USDA Ends The Brutal “Sport” Of Horse Soring At Tennessee Walking Horse Shows

Photo credit: HSUS

Yesterday, the U.S. Department of Agriculture published a final rule to end the brutal practice of horse soring at Tennessee walking horse shows.

The improved regulations, scheduled to take effect on February 1st, 2025, entail the most comprehensive upgrade to the Horse Protection Act (HPA) since it was passed in 1970. They eliminate the corrupt and ineffectual horse show self-policing system by horse industry organizations, prohibit pain-inflicting devices associated with soring, and enhance the ability of inspectors to detect evidence of abuse.

Soring involves the deliberate infliction of pain on a horse’s hooves and legs — such as applying caustic chemicals deep into the flesh, attaching chains to strike against sore legs, and inserting screws into tender areas of the hooves — to create an exaggerated high-stepping gait known as the “Big Lick” during competitions and shows.

“Although the Horse Protection Act was signed into law 54 years ago to shield Tennessee walking horses and other gaited breeds from precisely this type of abuse, it continues unabated,” said Joanna Grossman, Ph.D., equine program director and senior policy advisor for the Animal Welfare Institute (AWI). “These regulations mark a new era for enforcement of the law and will better protect these gentle companions from pernicious and gruesome practices associated with soring.”

Efforts over the years by AWI and other animal welfare groups to call attention to significant gaps in HPA enforcement and advance meaningful reforms have drawn stiff opposition from industry interests and the lawmakers beholden to them. After a USDA rule to crack down on soring was nearly finalized in 2017 during Secretary Vilsack’s prior tenure at the department, it was subsequently withdrawn by the Trump administration.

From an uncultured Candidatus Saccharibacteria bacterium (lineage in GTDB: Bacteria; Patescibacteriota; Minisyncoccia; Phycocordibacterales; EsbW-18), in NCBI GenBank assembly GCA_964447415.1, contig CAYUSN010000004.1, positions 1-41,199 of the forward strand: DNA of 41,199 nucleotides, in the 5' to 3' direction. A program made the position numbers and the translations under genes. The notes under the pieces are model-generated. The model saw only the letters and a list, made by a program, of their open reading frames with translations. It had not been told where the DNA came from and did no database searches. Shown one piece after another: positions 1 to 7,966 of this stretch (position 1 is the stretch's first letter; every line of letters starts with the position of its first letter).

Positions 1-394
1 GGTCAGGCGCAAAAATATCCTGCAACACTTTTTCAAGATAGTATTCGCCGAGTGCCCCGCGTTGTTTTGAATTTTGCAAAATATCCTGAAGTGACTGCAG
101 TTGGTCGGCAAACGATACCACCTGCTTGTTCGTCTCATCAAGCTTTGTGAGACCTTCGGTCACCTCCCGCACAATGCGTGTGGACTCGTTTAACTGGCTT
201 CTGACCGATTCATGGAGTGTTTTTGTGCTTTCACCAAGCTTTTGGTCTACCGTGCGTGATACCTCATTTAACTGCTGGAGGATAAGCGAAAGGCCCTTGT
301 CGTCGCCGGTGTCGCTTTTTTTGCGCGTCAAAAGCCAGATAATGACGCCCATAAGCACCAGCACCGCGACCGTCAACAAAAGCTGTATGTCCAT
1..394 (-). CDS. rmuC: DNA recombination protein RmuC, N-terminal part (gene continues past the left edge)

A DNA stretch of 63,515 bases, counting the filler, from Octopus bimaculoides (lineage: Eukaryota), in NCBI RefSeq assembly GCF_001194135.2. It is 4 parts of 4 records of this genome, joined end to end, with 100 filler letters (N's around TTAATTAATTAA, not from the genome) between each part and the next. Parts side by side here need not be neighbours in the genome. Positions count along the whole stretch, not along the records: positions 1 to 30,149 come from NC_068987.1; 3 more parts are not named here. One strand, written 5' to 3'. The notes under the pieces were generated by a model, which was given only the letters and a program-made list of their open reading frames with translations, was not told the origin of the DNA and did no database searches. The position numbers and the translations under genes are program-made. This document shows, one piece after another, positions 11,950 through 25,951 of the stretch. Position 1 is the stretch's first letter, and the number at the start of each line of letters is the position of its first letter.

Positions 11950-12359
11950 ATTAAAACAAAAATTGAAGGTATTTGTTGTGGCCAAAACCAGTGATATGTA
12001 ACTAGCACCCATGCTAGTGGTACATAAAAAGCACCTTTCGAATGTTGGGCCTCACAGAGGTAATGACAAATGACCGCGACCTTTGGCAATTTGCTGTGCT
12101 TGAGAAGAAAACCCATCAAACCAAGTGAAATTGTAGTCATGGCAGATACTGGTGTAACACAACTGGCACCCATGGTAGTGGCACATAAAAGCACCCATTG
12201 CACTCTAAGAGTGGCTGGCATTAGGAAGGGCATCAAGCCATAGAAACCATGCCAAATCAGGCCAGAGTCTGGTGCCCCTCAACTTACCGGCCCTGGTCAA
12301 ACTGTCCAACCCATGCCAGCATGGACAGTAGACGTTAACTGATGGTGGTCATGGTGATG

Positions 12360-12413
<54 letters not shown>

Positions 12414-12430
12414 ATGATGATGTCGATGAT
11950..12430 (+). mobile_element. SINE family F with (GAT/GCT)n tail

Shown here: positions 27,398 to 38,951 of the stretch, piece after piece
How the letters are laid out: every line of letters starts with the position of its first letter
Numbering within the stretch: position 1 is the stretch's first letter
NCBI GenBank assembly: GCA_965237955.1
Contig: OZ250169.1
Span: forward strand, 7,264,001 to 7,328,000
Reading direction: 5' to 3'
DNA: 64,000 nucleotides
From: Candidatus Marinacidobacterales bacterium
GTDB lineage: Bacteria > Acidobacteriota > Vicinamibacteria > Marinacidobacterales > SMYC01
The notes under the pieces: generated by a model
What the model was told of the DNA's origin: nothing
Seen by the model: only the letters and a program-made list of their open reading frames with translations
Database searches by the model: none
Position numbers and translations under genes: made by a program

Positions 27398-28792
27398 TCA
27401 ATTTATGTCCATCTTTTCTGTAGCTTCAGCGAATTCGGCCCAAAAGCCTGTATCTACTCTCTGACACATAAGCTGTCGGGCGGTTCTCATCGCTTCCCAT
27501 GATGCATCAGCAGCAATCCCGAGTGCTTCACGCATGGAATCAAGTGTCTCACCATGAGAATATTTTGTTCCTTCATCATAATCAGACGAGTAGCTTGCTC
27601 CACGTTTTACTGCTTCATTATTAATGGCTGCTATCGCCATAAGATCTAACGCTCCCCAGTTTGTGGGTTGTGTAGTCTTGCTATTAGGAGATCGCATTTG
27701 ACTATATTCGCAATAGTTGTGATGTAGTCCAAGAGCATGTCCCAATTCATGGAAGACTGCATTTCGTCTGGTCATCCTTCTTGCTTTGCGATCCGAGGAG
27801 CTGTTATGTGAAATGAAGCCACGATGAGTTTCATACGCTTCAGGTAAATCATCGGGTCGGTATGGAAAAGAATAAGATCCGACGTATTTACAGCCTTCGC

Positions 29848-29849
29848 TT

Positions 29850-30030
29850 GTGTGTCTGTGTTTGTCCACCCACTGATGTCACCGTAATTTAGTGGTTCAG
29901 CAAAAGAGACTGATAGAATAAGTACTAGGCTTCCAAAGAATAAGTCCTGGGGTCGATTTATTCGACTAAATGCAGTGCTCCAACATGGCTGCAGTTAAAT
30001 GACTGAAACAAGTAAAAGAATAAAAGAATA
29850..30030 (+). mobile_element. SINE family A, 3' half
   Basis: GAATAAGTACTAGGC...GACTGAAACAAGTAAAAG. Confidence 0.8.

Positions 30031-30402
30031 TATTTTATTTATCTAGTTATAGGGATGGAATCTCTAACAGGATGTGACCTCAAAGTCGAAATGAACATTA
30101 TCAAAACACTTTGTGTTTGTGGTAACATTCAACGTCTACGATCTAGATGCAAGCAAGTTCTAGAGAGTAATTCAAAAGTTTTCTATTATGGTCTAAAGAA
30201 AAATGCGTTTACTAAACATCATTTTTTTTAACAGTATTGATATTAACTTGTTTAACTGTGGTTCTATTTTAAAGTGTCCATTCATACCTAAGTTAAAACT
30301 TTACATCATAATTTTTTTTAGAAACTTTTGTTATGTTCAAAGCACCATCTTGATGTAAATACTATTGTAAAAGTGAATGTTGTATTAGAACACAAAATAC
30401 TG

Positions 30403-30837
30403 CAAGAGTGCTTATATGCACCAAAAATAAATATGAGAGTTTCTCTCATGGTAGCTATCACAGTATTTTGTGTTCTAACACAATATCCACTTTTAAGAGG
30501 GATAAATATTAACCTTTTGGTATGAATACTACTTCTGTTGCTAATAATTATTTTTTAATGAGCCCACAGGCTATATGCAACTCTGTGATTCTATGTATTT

Legislative remedies have also been stymied. First introduced in 2007, the Prevent All Soring Tactics (PAST) Act has consistently received strong bipartisan support while collecting endorsements from the American Veterinary Medical Association, the American Association of Equine Practitioners, the American Horse Council, and even— despite industry opposition elsewhere — several show horse industry groups. The bill overwhelmingly passed the House of Representatives twice, only to languish in the Senate.

In 2021, the National Academies of Sciences, Engineering and Medicine (NASEM) released a report urging the USDA to discontinue its reliance on industry inspectors, and instead depend on veterinarians to inspect horses for soreness.

The new USDA rule incorporates many of the PAST Act’s reforms and NASEM’s science-based recommendations, including eliminating industry self-regulation at horse shows, exhibitions, sales, and auctions, and leaving compliance monitoring to APHIS inspectors and APHIS-trained independent inspectors.

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